SHERWOOD, Ark. - Three days ago bikers zipped through Sherwood, escorting 8-year-old Alex Bruorton to school after a highly-celebrated anti-bullying rally. Since then, the smiles have traveled south and plans have reversed.
"We've decided to pull Alex from the district," Nichole Bruorton, Alex's mom says Thursday.
Alex will no longer be attending Sherwood Elementary.
Nichole says Monday's message stopped at the doorsteps of the school and didn't reach other students.
"They didn't get to see it, they didn't get to understand why we were there or why this big show of support for him," Nichole says.
She says the rally empowered Alex, but also gave him the courage to reveal more about what was happening to him on a daily basis.
"Unzipping his backpack or tripping him in the hallway, making faces at him at lunchtime across the room," Nichole says.
"I didn't realize that it was every single day."
Alex suffers from Cloves; a condition affecting his facial features.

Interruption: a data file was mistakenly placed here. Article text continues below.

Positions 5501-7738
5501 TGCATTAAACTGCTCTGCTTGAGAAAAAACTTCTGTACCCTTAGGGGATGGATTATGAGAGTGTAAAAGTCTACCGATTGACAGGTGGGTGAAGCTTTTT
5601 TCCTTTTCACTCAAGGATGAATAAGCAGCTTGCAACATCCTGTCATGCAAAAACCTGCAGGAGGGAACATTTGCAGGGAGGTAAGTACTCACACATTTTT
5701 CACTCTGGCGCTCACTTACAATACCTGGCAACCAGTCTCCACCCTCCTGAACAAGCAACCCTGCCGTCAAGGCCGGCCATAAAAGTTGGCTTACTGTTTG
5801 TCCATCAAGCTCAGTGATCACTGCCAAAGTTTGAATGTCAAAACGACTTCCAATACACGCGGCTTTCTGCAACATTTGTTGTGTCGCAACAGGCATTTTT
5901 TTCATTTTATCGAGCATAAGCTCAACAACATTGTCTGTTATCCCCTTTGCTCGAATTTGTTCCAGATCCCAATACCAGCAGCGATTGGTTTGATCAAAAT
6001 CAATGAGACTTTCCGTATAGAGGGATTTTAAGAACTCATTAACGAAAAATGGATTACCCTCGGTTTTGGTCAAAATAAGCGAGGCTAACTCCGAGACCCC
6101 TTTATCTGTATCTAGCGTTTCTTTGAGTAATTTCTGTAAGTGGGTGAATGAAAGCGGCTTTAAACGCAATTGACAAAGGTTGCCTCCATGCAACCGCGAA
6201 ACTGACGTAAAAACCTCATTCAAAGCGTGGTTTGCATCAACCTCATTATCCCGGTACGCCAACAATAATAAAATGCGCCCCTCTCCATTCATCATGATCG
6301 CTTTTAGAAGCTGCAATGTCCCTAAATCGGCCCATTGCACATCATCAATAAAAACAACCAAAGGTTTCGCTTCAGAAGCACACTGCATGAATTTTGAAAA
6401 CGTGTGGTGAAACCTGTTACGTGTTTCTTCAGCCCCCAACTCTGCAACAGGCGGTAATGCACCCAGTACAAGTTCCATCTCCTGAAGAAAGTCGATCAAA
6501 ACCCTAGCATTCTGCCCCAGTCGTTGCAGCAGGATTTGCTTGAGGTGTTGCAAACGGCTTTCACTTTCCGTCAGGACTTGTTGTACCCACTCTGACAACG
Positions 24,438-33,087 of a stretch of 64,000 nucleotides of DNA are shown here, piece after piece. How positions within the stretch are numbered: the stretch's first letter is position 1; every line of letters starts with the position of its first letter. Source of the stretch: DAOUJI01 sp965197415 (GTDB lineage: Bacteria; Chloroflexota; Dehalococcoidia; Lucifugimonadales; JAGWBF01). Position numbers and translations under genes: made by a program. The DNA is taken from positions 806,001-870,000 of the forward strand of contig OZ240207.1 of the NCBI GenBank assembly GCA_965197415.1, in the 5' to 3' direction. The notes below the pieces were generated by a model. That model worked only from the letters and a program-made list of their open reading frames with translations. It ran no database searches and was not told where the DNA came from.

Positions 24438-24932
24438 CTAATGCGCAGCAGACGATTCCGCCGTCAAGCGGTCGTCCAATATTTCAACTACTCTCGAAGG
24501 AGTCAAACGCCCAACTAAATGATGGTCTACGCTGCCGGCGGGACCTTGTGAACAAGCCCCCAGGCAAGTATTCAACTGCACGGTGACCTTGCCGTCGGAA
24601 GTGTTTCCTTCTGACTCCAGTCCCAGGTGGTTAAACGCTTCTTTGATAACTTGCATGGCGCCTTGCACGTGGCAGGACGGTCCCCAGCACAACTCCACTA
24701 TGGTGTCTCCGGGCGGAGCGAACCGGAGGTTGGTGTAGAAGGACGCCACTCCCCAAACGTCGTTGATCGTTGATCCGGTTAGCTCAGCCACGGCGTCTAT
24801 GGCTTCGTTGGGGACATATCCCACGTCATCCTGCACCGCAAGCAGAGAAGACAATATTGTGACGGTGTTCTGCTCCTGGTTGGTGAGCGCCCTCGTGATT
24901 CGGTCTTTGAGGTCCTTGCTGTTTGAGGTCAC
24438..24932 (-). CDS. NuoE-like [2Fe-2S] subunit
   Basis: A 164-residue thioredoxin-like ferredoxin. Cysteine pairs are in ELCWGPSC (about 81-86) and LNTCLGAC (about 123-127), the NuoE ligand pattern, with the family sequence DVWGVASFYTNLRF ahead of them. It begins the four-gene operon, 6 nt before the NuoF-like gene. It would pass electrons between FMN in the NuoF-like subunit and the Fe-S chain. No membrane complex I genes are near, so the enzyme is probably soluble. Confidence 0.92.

Nichole moved Alex to Sherwood Elementary from another school and remained optimistic after seeing signs touting a zero-tolerance bullying policy.
It's a policy she no longer trusts.
" [It's] something that they can fall back on every time: 'Oh, well we have this policy in place,'" Nichole says.
"You're policy's not working."
The Pulaski County Special School District responded with the following prepared statement:
"Sherwood Elementary School does not have a problem with bullying. Any allegations brought to the administration are investigated and taken seriously, and that has always been the case. The administration, teachers and the other staff members are a tight-knit group who care greatly not only about the education of the students, but also for their well being as a whole.
"In addition, the school district has an active anti-bullying program. The activity recently where bike riders showed support for one of our students during a school day was not coordinated by the school or district. Nonetheless, the district's department of security worked closely with the school and Sherwood Police Department to ensure the event was safe for all included, since it involved a great deal of traffic coupled with a school filled with small children. In fact, during the event, the district's director of safety and security, who is a longtime anti-bullying ambassador, spoke to the group about the district's initiatives."
Nichole isn't convinced.
"You have a spotlight on you, and you're still not paying attention and not listening," Nichole says.
"How can I send my kid back there?"
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